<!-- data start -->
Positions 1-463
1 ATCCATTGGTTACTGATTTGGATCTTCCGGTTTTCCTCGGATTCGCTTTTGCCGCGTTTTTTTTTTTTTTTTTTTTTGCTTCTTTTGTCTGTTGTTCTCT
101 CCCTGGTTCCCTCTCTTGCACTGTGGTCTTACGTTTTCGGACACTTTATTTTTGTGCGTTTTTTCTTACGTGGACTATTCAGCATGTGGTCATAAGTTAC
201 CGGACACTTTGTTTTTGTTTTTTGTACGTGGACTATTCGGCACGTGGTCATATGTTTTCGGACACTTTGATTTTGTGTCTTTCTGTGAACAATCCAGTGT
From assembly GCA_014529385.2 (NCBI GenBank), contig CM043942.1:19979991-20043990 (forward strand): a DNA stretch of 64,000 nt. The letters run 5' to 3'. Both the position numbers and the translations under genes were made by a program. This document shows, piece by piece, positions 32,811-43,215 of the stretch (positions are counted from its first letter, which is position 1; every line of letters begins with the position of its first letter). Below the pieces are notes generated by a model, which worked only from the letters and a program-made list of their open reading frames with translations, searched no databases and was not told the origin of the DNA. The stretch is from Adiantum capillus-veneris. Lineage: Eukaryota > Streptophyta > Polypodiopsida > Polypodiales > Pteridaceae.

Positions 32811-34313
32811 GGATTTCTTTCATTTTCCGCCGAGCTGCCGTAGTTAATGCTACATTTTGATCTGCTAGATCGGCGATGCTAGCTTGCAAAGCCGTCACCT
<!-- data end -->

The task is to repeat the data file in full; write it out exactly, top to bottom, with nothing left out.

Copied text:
Positions 1-463
1 ATCCATTGGTTACTGATTTGGATCTTCCGGTTTTCCTCGGATTCGCTTTTGCCGCGTTTTTTTTTTTTTTTTTTTTTGCTTCTTTTGTCTGTTGTTCTCT
101 CCCTGGTTCCCTCTCTTGCACTGTGGTCTTACGTTTTCGGACACTTTATTTTTGTGCGTTTTTTCTTACGTGGACTATTCAGCATGTGGTCATAAGTTAC
201 CGGACACTTTGTTTTTGTTTTTTGTACGTGGACTATTCGGCACGTGGTCATATGTTTTCGGACACTTTGATTTTGTGTCTTTCTGTGAACAATCCAGTGT
From assembly GCA_014529385.2 (NCBI GenBank), contig CM043942.1:19979991-20043990 (forward strand): a DNA stretch of 64,000 nt. The letters run 5' to 3'. Both the position numbers and the translations under genes were made by a program. This document shows, piece by piece, positions 32,811-43,215 of the stretch (positions are counted from its first letter, which is position 1; every line of letters begins with the position of its first letter). Below the pieces are notes generated by a model, which worked only from the letters and a program-made list of their open reading frames with translations, searched no databases and was not told the origin of the DNA. The stretch is from Adiantum capillus-veneris. Lineage: Eukaryota > Streptophyta > Polypodiopsida > Polypodiales > Pteridaceae.

Positions 32811-34313
32811 GGATTTCTTTCATTTTCCGCCGAGCTGCCGTAGTTAATGCTACATTTTGATCTGCTAGATCGGCGATGCTAGCTTGCAAAGCCGTCACCT